The term “watershed moment” popped up multiple times in reference to the release of Black Panther, which hit theaters in February of last year. The re-introduction to Chadwick Boseman’s T’challa is the first Marvel movie to feature a predominantly black cast; it addresses being black not only in America but in the world at large; it broke box office records in America and internationally.
The historical moniker is clearly warranted, but if one were actually to put a date on when that watershed moment exactly occurred, it might be Tuesday morning, as the film is now officially a Best Picture Oscar nominee.
This morning, Oscar voters bestowed Black Panther with the honor of being the first superhero movie nominated for Best Picture, as well as nominating the film in six other categories.
That the Best Picture nomination doesn’t quite come as a surprise has as much to do with the Academy’s attempt to instate a “Popular” Oscar category as the film history that has led up to this point. The idea that superhero movies ought to be in contention for film’s biggest honor isn’t a new one; at the 2008 Academy Awards, The Dark Knight received eight nominations (and won two, including a posthumous Best Support Actor nod for Heath Ledger), but was notoriously shut out of the race for Best Picture.
The controversy that ensued from the snub — building upon complaints that blockbusters were being overlooked during awards season — led to a significant shake-up in the Best Picture category the next year: the playing field was upped from five nominees to a variable amount based on votes, which in 2009 would result in a 10-deep category. The increased number of slots would (hopefully) mean that a wider range of films could receive recognition, including “mainstream” films like The Dark Knight.
The change hasn’t been a panacea, however, as evidenced by the Academy’s failed attempt at the Most Popular award, which felt born out of a state of panic to ensure that Black Panther would receive at least some recognition if it ended up failing to receive a Best Picture nomination. The idea was (rightfully) nipped in the bud — and now here we are.
Since The Dark Knight’s night at the Oscars, the cultural currency that superhero movies hold has changed. The perceived legitimacy of the “comic book movie” genre has increased in rough parallel to the way that horror as a genre has broken into the prestige playing field and, more than that, the sheer amount of money spent to put them in front of every potential customer on the planet means they hold undeniable cultural currency. Most are made from a formula, and then mass produced (or at least produced for the masses), and films working outside of those lines are unthinkable. Unless they’re looking to subvert or challenge the format, there’s really no such a thing as a small, outside-the-system superhero movie.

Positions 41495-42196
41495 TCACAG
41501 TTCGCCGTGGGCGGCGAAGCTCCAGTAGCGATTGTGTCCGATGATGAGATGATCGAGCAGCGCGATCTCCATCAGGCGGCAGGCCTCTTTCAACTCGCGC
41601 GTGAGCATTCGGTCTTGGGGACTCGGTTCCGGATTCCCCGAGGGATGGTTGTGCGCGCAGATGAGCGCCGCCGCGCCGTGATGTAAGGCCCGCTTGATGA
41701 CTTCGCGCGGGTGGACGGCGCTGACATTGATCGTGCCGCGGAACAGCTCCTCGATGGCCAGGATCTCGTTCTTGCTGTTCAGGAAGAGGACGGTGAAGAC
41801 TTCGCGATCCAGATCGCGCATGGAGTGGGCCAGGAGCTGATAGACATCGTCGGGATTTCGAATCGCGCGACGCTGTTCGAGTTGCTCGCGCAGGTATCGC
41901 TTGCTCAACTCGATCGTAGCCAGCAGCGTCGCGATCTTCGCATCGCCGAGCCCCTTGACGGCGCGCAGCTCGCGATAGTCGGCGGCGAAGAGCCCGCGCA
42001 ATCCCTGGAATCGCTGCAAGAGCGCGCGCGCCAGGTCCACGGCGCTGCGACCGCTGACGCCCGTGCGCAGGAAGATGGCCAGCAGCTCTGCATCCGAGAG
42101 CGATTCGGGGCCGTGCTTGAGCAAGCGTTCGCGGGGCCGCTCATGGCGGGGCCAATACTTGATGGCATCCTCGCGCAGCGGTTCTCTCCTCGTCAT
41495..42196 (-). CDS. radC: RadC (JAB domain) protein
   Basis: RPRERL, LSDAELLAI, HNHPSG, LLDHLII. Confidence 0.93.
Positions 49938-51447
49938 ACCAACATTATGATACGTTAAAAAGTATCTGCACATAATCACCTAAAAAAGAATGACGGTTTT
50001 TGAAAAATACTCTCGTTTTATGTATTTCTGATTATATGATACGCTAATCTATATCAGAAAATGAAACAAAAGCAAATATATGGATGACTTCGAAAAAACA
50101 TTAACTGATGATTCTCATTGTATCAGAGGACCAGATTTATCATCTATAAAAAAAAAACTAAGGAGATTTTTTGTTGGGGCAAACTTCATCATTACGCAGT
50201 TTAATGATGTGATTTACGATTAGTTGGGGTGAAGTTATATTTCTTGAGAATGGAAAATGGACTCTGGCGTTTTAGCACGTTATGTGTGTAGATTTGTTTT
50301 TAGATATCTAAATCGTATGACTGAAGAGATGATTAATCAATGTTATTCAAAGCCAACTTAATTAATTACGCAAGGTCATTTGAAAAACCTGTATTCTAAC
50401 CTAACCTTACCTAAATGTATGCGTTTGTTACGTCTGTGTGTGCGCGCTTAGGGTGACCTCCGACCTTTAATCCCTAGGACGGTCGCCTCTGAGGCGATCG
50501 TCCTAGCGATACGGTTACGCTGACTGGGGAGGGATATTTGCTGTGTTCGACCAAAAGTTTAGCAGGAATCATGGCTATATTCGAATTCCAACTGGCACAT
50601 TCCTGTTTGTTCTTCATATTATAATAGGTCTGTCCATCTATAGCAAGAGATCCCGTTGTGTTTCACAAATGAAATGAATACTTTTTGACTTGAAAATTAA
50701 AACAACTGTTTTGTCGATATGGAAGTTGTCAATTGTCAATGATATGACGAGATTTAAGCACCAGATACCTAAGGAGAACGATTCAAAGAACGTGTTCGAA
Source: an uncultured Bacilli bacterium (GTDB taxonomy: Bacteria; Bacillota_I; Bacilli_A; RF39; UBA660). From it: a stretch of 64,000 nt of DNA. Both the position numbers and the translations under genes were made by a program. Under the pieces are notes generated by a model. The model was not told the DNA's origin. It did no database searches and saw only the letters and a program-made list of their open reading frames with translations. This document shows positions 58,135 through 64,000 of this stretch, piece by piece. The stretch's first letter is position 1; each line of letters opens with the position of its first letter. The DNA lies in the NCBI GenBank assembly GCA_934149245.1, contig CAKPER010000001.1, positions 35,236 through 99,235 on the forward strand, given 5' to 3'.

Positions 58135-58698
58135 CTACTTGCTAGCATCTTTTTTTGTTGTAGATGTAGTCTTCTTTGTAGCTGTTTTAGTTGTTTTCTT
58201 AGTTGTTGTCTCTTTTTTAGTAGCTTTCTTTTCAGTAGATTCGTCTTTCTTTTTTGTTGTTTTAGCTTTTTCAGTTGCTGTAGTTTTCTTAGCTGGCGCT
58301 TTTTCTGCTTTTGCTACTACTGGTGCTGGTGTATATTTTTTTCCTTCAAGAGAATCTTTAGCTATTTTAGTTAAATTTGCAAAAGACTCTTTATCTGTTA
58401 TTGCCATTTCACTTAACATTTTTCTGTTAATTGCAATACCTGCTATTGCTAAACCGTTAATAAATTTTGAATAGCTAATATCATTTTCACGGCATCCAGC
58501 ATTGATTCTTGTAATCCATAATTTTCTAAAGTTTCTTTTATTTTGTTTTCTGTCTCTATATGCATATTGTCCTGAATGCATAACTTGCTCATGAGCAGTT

So what does it mean that the Academy has finally come around to superhero movies being worthy of winning Best Picture? Marvel movies aren’t totally monolith — entries like Black Panther and Thor Ragnarok stand out as unique visions — but they are part of a major brand in a way that films like The Shape of Water, Moonlight, and Spotlight (to name the last three Best Picture winners) decidedly aren’t.
This isn’t an indictment of Black Panther — it is one of the best movies of the year, and deserving of its nomination — but rather a note as to the way that what we (or at least the Academy) perceive to be a “Best Picture” has shifted, if admittedly a little behind the times. Black Panther also possesses a cultural significance in terms of content and effect on the industry that can’t quite be attributed to the other two live-action Marvel movies released last year, Avengers: Infinity War and Ant-Man and the Wasp, putting it neatly in line with your stereotypical Academy Award nominee. Director Ryan Coogler (Creed) has made a habit of taking broad stories and bestowing them with a specific, personal touch, and it’s a boon here as it sets Black Panther apart.
There’s a surface-level comparison that bears being made with regards to Get Out’s Best Picture nomination last year: the film’s recognition came as a surprise given that horror is not a genre that often — if ever — breaks into major awards contention, but it was also well-deserved given how well-crafted the film is, and the way it fundamentally seemed to shift popular views on the genre as well as impact the cultural conversation. The other big superhero movie that’s done the rounds this awards season, Spider-Man: Into the Spider-Verse, taps into a similar mix of pure cinematic greatness and contemporary urgency.
What remains now seems to be whether or not Black Panther will beat out the rest of the year’s competition and actually win the night. In that regard, it still has a few hurdles to clear — genre bias is alive and well, as animated films, for instance, have also never taken home Best Picture — but its nomination is a watershed moment on its own.